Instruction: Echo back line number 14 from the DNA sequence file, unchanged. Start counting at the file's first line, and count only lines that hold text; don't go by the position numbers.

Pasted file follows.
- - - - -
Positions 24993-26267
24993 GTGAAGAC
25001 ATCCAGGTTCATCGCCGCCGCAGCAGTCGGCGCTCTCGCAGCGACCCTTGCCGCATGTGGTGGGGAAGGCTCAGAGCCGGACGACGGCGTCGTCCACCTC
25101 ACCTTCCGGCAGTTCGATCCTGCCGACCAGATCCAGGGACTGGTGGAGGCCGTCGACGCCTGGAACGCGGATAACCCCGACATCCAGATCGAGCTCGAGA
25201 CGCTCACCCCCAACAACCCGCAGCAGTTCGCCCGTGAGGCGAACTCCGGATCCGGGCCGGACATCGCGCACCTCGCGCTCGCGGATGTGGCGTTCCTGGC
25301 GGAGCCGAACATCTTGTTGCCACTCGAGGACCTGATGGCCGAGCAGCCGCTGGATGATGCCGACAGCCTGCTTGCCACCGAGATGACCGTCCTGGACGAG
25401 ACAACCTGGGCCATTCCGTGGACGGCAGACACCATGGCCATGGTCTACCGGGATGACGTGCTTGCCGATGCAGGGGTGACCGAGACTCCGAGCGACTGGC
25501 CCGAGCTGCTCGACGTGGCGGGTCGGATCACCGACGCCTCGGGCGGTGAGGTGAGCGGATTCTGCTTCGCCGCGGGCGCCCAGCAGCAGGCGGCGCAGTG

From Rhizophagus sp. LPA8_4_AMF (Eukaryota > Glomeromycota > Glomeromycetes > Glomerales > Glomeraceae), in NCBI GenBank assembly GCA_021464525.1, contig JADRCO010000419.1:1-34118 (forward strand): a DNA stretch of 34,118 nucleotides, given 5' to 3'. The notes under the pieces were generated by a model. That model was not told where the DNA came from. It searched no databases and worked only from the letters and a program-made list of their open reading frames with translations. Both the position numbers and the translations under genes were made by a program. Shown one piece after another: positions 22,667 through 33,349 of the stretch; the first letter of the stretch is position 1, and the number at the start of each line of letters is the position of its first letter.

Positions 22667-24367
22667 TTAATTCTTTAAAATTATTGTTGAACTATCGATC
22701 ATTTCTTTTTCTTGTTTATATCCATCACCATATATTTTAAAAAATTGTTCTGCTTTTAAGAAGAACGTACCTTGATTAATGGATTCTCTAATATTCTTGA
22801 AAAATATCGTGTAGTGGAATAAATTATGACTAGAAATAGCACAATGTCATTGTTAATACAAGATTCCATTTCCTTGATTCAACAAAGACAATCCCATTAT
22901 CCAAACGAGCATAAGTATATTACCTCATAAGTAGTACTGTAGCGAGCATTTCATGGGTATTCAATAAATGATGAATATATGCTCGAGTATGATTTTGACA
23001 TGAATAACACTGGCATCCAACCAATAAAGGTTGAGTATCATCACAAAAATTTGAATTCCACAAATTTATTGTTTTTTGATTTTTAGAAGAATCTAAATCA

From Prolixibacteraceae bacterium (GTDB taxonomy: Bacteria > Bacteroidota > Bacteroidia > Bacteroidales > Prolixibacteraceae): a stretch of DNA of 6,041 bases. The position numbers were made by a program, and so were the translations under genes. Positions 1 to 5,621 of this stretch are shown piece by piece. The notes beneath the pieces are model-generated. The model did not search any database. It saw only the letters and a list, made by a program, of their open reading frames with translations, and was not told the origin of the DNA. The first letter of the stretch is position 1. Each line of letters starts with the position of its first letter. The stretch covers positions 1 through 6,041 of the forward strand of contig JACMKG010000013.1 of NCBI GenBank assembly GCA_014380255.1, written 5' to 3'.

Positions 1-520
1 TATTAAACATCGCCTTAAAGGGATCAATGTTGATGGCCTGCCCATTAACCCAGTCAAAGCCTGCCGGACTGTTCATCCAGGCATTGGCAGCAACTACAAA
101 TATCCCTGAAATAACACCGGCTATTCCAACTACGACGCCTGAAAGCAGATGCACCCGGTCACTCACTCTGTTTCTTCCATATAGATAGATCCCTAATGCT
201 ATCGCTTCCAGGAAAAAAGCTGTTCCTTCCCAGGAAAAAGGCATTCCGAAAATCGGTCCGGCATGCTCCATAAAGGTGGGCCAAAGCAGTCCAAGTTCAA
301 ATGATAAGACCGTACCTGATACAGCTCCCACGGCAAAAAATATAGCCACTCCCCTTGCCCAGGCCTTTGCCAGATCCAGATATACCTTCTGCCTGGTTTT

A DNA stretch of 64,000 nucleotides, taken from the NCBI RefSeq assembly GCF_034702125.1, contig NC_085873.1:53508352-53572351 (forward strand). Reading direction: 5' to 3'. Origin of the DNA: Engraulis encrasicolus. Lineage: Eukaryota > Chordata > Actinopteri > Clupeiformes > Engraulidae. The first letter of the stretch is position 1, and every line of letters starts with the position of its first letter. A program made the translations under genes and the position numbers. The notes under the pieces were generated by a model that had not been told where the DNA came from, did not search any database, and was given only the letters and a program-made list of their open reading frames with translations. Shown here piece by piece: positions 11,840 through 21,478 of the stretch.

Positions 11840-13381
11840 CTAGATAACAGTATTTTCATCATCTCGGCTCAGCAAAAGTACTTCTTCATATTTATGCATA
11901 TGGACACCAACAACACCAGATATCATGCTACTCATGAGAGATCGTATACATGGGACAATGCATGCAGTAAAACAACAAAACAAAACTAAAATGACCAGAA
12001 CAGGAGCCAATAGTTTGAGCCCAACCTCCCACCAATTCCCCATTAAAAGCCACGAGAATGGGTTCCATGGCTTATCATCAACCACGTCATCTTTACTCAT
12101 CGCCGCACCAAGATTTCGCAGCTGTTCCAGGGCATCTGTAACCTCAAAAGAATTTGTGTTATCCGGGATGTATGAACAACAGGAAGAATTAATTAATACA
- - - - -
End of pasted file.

22901 CCAAACGAGCATAAGTATATTACCTCATAAGTAGTACTGTAGCGAGCATTTCATGGGTATTCAATAAATGATGAATATATGCTCGAGTATGATTTTGACA